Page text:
"Worldwide it was estimated in 2004 that 1.2 million people were killed (2.2% of all deaths) and 50 million more were injured in motor vehicle collisions. This makes motor vehicle collisions the leading cause of death among children worldwide 10 � 19 years old (260,000 children die a year, 10 million are injured) and the sixth leading preventable cause of death in the United States (45,800 people died and 2.4 million were injured in 2005). In Canada they are the cause of 48% of severe injuries."
The song "I'm In Love With My Car" was recorded live in 2005, with lead singer and drummer Roger Taylor.� The original came from Queen in 1975.� You also hear brief clips from "Car Crash" with Courtney Love, "Car Song" by Woodie Guthrie, and "Cars" by Gary Numan (1979).� The revving motor sounds comes from "Life Is A Highway" by Rascal Flatts.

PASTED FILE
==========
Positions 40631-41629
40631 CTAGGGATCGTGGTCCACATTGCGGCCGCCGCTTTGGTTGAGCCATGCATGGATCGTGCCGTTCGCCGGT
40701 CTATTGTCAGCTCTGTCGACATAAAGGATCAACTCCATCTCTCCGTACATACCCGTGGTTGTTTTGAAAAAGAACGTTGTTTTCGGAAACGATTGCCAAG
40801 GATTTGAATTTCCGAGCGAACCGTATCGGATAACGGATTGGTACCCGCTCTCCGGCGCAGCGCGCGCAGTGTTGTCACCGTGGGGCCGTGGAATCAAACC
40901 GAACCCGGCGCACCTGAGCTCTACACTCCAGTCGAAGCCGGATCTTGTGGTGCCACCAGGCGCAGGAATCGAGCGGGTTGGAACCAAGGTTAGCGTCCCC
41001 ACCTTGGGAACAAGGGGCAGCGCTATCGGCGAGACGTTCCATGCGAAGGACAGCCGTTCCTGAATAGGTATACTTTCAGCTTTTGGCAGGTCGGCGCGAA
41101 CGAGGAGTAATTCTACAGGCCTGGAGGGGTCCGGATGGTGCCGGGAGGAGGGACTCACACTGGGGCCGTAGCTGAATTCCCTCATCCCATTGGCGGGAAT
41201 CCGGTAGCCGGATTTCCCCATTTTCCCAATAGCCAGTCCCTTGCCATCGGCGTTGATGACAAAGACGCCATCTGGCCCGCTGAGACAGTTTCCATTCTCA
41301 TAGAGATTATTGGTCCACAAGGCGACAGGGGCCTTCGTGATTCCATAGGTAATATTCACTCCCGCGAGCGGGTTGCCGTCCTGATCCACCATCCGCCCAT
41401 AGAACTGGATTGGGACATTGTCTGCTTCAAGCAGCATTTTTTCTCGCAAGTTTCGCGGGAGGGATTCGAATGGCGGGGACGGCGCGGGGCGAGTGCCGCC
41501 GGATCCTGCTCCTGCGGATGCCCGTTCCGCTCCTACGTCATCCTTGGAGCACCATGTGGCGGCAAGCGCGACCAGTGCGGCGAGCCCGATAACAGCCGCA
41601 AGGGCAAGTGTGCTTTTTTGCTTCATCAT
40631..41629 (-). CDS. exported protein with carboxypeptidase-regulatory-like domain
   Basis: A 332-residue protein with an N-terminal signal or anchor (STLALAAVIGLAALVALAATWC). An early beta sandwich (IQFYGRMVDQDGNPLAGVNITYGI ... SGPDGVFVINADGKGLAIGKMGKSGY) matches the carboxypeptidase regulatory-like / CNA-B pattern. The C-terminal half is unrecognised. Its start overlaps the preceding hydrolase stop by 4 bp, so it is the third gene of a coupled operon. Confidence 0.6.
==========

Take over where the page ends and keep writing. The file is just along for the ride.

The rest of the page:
We end the program with a short piece of original music, "Beautiful Science" by Oakland performer Dana Pearson.
We know it's probably bad for us, but we just can't stop doing it.� I'm not talking about drugs or your diet, but air-conditioning.� Author Stan Cox explains how refrigerated rooms and offices have transformed America and the world - at a very high price for the planet, and our culture.� His new book is "Loosing Our Cool - Uncomfortable Truths About Our Air-Conditioned World (and Finding New Ways to Get Through Summer)"
The book "Losing Our Cool" by Stan Cox is packed full of useful facts and statistics - that lead to some deep insights about our society.